Vinyl records will always be my “media of choice” in the way that iPods / mp3s might be the media of choice for teenagers who are growing up now in thirty years, regardless of what technological formats have arisen to supplant iPods in the intervening decades. There is magic in the LP grooves, in letting the needle drop. So too, there is magic in the endless diversity of records that were created and released in the golden era of vinyl.
WTF Records features some of the most oddball, quirky, peculiar, bordering on depraved records and record jackets ever pressed. Finding titles like “A.A. Allen Preaching God is a Killer” and “My Lips Are For Blowing” in a dusty flea market somewhere is akin to unearthing shards of the holy grail. One wonders how these records ever came to exist, and how by some stroke of serendipity, into your hands (and ears).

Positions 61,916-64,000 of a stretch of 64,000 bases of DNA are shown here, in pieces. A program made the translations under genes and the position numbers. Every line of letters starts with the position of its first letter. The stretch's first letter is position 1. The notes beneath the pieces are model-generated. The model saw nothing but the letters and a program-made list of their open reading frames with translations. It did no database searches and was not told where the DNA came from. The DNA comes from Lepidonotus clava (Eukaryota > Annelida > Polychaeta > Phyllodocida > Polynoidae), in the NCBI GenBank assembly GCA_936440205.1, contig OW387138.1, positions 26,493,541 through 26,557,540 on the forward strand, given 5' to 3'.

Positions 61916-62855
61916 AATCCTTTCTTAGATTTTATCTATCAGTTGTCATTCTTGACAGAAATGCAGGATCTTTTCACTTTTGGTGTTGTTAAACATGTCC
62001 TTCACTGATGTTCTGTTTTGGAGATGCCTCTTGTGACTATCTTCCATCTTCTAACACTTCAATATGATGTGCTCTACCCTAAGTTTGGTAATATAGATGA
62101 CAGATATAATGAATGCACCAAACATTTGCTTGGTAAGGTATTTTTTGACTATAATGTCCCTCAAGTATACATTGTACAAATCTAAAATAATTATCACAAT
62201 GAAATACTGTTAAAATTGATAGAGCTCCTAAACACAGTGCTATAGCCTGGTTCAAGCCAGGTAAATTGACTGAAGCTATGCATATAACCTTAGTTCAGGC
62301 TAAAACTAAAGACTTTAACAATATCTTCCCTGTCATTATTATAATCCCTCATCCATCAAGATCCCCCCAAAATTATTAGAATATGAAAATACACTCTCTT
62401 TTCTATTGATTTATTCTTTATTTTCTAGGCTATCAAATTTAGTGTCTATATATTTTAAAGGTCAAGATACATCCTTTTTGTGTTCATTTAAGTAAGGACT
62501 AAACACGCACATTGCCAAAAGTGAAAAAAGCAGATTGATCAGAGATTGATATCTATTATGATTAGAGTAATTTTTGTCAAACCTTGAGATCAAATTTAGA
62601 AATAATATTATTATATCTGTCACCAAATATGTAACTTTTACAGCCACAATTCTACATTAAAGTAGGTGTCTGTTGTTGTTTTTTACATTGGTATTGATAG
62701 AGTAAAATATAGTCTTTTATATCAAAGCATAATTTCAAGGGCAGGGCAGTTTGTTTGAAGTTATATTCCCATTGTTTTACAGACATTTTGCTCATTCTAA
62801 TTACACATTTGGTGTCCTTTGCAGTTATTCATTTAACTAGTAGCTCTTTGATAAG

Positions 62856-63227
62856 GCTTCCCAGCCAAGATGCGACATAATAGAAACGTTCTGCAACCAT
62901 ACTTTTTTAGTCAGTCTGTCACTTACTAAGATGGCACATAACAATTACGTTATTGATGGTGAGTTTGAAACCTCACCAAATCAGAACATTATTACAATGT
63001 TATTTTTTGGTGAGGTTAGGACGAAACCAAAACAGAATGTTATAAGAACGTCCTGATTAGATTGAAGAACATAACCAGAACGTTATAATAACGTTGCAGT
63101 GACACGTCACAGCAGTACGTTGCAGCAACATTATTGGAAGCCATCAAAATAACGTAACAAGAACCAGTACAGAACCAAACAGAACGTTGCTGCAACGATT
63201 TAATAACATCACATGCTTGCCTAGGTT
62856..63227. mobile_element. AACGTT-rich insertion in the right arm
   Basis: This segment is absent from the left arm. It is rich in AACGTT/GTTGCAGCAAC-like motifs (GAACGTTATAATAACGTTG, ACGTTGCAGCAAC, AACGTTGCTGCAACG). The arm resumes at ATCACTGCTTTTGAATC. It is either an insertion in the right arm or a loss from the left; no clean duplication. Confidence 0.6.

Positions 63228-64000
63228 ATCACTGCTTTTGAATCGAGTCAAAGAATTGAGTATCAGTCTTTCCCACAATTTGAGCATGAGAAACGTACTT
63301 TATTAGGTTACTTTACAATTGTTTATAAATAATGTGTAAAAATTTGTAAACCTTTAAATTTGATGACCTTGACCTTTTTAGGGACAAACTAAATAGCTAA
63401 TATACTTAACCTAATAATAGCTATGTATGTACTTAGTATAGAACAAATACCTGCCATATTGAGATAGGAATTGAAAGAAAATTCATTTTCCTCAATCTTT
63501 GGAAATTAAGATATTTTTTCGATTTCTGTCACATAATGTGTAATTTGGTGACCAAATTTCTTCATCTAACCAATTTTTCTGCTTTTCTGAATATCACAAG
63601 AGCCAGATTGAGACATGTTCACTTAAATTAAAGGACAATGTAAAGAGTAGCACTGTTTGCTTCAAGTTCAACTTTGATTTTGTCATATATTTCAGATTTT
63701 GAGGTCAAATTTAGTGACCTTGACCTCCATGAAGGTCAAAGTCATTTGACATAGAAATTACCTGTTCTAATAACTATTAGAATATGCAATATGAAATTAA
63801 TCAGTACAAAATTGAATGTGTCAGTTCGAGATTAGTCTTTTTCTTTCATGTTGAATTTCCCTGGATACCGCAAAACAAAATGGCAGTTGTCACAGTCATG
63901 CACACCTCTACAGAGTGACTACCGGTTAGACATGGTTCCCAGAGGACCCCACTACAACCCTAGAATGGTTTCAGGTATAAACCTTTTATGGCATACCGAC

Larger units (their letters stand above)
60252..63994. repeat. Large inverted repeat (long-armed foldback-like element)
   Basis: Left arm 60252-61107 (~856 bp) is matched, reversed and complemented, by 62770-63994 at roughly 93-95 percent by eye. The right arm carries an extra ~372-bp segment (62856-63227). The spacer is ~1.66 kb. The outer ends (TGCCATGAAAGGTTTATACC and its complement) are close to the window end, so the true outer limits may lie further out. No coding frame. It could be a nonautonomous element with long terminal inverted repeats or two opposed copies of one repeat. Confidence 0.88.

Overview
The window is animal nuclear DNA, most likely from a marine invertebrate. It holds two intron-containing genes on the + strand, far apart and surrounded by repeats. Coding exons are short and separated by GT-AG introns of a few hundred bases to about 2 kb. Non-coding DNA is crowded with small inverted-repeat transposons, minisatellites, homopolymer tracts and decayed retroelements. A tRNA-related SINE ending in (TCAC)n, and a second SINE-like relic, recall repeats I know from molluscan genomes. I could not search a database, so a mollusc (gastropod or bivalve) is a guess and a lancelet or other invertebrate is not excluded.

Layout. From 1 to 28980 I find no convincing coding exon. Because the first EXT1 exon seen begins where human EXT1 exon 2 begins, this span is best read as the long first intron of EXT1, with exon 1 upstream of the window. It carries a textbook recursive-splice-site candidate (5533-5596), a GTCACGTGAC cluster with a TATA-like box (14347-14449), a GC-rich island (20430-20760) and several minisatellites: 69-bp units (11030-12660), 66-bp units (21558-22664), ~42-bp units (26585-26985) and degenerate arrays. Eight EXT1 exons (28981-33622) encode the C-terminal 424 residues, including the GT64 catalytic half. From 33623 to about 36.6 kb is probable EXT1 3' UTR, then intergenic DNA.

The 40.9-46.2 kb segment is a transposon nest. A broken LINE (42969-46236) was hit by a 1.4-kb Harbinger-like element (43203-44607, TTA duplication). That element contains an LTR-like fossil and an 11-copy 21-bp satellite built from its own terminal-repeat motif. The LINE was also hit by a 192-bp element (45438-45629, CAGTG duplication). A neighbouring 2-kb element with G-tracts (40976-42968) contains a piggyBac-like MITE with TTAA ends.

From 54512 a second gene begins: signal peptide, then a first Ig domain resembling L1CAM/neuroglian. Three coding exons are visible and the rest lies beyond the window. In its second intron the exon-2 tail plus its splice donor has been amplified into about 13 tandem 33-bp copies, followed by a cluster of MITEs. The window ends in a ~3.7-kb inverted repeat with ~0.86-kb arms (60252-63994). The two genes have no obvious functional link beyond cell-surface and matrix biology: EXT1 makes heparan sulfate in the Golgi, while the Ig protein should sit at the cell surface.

Joe Wallace covers everything like a sardonic journalist introducing you to the most beloved archives in the library. There’s Christmas with Colonel Sanders and The Six Million Dollar Man, sex and bondage with the Ohio Players, the dour female stalking records of Conway Twitty … this zine is a virtual feast of weirdness and wonder. One request to Joe, our tourguide – more, please!!!
Thursday, January 19, 2012
One of my joys in discovering zines is learning about a skill, a craft, something that reflects my interest in connecting with creativity. Kelsey Pike’s Papermaking With Your Hands illuminates the technique of making homemade paper from recycled or plant materials. This zine guides readers through papermaking from pulping through drying, and even teaches you how to build homemade molds & deckles and couching tables.
Kelsey’s second zine Relief Printing With Your Hands demonstrates methods of carving templates and block printing. She also includes how to make a collagraph (a print made from materials glued to cardboard) and how to print using styrofoam. Both of these zines are well illustrated with easy to follow, readable step by step processes. Kelsey’s blog is here KelseyElsiePike.blogspot.com and her zines are available through etsy.
Wednesday, January 18, 2012
Cheer The Eff Up